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Reports of stolen art have more than tripled in the past 20 years

Media Release

05 September 1999

The international market for stolen art is estimated to have a turnover of $US500 million to $US1 billion.

Art theft is one of the subjects that will be covered at a major conference to be held in Sydney later this year.

The conference, being organised by the Australian Institute of Criminology, will focus on all aspects of art crime - fakes and forgeries, money laundering, detection techniques, prevention strategies and theft.

The Director of the Institute, Dr Adam Graycar, says figures indicate that stolen art is the third biggest international illegal trade, behind drugs and arms.

"Although the scale of art theft is not as big in Australia as it is overseas, the illegal market is global in its operation - just like the legitimate market," he says.

While most art transactions are legitimate, investors need to be wary when collecting, buying and selling. Art is an attractive target for criminals, some of whom study art with the aim of stealing it.

"The disposal of stolen art is facilitated by the lack of regulation of the industry and the fact that it is basically a second-hand goods market," Dr Graycar says.

One of the most effective moves against art theft has been the establishment of the Art Loss Register in 1991. It has offices in the United Kingdom, the United States and Germany.

The commercial register is the world's biggest computerised image database of stolen and missing art, antiquities and valuables.

The managing director of the register, James Emson, will be a speaker at the conference.

Police and customs officers, art dealers, the insurance industry and the general public consult the register, which has been instrumental in the recovery of more than 900 items worth $US75 million.

The database contains more than 100,000 stolen items and 10,000 to 12,000 are added each year.

Background notes on art theft

  • Provenance: As long as an art work has a believable provenance to ensure the work is not recognised as stolen, auction houses and dealers will accept it.

    False provenance can be created through an artwork being catalogued for sale by a major auction house and then withdrawn at the last minute so that it remains in the catalogue. Years later, the piece may be sold using the catalogue entry as proof of its authenticity.

    Through the repeated selling and buying back of an artwork, a convincing provenance is built up.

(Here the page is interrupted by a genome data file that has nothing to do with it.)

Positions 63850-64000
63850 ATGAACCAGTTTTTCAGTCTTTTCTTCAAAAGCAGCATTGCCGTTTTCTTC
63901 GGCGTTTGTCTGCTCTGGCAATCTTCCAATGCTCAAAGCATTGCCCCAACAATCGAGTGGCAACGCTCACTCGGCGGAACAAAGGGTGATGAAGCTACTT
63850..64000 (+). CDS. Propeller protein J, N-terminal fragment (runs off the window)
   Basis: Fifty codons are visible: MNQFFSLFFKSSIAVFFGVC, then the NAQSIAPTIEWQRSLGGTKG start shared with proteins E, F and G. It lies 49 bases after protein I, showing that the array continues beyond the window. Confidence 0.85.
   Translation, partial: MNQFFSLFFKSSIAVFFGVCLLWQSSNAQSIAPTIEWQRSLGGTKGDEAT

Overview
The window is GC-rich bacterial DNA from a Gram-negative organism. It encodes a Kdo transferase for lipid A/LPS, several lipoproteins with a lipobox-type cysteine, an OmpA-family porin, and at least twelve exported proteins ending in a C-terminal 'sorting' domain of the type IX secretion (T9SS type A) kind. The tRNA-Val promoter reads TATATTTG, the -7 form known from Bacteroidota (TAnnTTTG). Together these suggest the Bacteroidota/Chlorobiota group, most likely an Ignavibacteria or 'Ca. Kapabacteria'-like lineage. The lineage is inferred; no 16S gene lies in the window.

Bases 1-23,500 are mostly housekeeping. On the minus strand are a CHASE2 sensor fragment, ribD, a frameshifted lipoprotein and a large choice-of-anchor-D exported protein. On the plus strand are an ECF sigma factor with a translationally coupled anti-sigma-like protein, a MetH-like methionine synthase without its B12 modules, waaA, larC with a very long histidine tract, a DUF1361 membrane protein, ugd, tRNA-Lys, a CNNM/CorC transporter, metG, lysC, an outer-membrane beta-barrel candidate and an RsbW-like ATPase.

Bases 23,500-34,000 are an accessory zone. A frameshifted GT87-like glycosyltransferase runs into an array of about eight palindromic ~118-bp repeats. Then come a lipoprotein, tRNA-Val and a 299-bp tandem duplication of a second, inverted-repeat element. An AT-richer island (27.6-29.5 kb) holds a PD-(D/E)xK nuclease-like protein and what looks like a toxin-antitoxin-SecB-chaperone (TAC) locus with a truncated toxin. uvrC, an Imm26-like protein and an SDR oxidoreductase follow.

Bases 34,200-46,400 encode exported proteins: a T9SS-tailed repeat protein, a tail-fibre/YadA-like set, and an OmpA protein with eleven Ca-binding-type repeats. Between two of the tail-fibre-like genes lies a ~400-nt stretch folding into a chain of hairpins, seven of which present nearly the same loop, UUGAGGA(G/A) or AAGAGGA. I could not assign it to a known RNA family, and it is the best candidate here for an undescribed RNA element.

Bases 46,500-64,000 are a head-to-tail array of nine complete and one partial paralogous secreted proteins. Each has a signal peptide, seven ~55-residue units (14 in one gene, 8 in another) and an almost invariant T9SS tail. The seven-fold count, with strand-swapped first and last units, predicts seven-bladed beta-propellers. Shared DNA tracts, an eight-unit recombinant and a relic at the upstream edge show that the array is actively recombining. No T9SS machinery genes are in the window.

Smaller auction houses that don't produce catalogues are a more popular vehicle for distributing stolen art than big ones whose catalogues are usually scanned by the Art Loss Register.

  • Where theft happens: Commercial galleries are the most common location for theft. It usually takes place during the day and from places which have easy access to an exit.

    Multiple thefts include the entire exhibition of 28 paintings by Grace Cossington Smith from a Melbourne gallery in 1977. In another instance, 10 paintings valued at $555,000 were taken from a Sydney gallery. In 1995, 30 Hans Heysen pieces were stolen in Adelaide.

  • How much of it happens: In London, art pieces comprise quite a high proportion of goods stolen in burglaries. However, in Australia, art theft is minor when compared with other goods stolen.

  • Art Loss Register: Before an auction, the catalogues of major auction houses throughout the world are routinely checked against the ALR's database. The number of stolen pieces identified this way averages about one in 4,500 offered for sale.

    The register's aims are: to recover stolen art and aid in its return to the rightful owners; provide a checkpoint to assure good title to prospective purchasers and lenders through a searching service that helps establish the provenance of an article, and to deter theft by reducing the potential resale value of stolen art.

    The register is funded largely by insurance companies.

  • Other databases: Interpol has recently compiled a CD-ROM containing 17,000 photographs and descriptions of valuables. The information is made available to the police, museums, auction houses and dealers in the 177 countries that are members of Interpol.